This year, the Nobel Prize for Economics has been awarded to three pioneers in the fight against poverty: Esther Duflo, Abhijit Banerjee, and Michael Kremer.
The recipients of the prestigious award were announced by the Royal Swedish Academy of Sciences on Monday morning in Stockholm.
The economics prize — officially known as the Sveriges Riksbank Prize — was awarded to the three academics for their work, which has “dramatically improved our ability to fight poverty in practice,” according to the Academy.
"In just two decades, their new experiment-based approach has transformed development economics, which is now a flourishing field of research," the Academy added.
The announcement means that Duflo, at age 46, has now become the youngest recipient of the award ever — replacing economist Kenneth Arrow, who was awarded the prize at age 51.
It’s also only the second time in history that a woman has received the prize — with US professor Elinor Ostom being the only female winner previously — and she said afterwards that she hopes her success will inspire other women and girls too.
“Showing that it is possible for a woman to success and be recognised by success I hope is going to inspire many, many other women to continue working and many other men to give them the respect they deserve,” she told reporters.
The high-profile announcement will also highlight the importance of innovation in the fight against extreme poverty, with the economics being honoured for their “experimental approach to tackling global poverty,” according to the Academy’s statement.
The United Nations’ Global Goals aims to have ended poverty by 2030. Yet, worldwide, 3.4 billion people live below the poverty line, according to a World Bank report published last year. It means that these people struggle to meet basic needs — living on less than $3.20 per day in lower-middle income countries, and less than $5.50 a day in upper-middle income countries.
Meanwhile, more than 700 million people are living in extreme poverty — which means they live on less than $1.90 a day.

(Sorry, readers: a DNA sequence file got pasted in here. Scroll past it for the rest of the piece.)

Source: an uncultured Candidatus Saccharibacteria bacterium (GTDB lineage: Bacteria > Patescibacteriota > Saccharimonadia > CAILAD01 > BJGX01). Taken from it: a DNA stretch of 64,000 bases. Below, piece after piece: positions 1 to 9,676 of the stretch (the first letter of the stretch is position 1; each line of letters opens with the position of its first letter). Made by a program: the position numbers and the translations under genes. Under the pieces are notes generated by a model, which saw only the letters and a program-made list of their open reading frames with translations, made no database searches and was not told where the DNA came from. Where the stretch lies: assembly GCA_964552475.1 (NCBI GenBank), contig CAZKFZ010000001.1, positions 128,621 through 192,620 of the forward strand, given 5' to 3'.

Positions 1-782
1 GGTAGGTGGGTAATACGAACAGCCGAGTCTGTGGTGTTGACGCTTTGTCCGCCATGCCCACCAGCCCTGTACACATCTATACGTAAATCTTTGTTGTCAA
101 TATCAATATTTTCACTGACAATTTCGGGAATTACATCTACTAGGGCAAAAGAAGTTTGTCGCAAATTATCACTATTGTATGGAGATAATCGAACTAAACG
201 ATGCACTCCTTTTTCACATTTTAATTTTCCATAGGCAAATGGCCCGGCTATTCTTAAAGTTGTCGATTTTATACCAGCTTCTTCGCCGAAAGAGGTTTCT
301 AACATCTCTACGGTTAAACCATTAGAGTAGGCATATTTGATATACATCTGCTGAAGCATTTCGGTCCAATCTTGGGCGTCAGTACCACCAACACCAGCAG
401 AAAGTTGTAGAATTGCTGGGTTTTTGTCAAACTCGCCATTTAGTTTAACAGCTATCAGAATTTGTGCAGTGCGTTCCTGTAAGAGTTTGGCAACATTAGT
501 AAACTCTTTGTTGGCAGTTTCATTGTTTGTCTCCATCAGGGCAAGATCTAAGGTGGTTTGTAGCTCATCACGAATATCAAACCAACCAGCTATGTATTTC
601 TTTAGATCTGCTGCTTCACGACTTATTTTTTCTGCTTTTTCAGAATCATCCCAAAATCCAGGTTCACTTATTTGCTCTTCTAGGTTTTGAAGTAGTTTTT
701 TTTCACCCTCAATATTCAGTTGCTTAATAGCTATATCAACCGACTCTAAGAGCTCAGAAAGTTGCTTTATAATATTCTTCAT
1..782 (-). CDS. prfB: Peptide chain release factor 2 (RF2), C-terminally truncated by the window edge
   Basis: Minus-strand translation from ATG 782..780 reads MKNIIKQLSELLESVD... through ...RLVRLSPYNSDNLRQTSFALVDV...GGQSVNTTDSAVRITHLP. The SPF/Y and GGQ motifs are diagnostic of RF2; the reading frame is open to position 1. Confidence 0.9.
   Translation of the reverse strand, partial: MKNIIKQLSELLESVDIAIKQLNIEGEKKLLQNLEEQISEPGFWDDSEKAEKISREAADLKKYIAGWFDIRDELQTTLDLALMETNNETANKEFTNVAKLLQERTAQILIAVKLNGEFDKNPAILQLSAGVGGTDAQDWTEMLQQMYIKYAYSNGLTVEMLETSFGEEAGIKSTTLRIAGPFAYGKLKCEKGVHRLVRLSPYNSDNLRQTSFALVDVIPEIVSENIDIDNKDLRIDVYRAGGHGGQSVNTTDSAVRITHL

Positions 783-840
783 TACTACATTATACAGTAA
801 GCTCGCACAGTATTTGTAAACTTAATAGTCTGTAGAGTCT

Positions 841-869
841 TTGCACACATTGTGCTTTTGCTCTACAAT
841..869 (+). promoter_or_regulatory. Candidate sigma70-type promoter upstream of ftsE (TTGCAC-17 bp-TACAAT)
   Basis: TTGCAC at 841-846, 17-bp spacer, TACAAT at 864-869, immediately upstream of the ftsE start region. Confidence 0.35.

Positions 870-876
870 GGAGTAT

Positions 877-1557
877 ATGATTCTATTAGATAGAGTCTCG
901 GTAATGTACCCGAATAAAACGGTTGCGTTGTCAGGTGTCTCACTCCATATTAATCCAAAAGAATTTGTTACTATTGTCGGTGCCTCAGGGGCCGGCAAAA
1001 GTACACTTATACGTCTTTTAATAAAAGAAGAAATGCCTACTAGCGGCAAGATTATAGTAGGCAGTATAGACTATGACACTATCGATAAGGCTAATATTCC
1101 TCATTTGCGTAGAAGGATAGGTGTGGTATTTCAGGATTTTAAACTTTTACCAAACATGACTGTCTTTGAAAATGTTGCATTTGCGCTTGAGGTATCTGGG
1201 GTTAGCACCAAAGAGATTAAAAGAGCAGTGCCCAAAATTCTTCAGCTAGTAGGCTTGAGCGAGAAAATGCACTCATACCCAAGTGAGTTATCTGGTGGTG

Monday’s prize announcement highlights the importance of identifying practical solutions, and conducting field trials for these solutions.
Duflo further said that the trio were committed to ensuring the “fight against poverty is based on scientific evidence.”
“Poor people are supposed to be either completely stupid, desperate, lazy, or entrepreneurial,” she said. “But we don’t try to understand the deep root, the interconnected root of the problem.”
“So what we try to do in our work is unpack the problems one by one to better understand the reasons for particular problems,” she continued. “What works, what doesn’t work, and why.”
According to the Academy, just one practical example of the impact of the trio’s research is that more than 5 million children in India have benefitted from programmes of remedial tutoring in schools.”
While Duflo has French and US citizenship, Banerjee — who’s also her husband — was born in Kolkata, in India. Together, they founded MIT's Abdul Latif Jameel Poverty Action Lab (J-PAL), an international research center that aims to reduce poverty through successful development cooperation measures.
The three recipients of the award all teach at universities in the US — Banerjee and Duflo at the prestigious Massachusetts Institute of Technology (MIT), and Michael Kremer at Harvard University.
The economics prize is also the only Nobel Prize that wasn't created by inventor Alfred Nobel. Instead, it has been donated since 1969 by Sweden’s central bank, Riksbank.
Nevertheless, as with the other Nobel prizes, recipients are awarded 9 million Swedish kronor ($915,000), and will be presented with their awards alongside the other Nobel prize winners on Dec. 10.
Last year, US economists William Nordhaus and Paul Romer received the award for their work on climate change and technological innovation.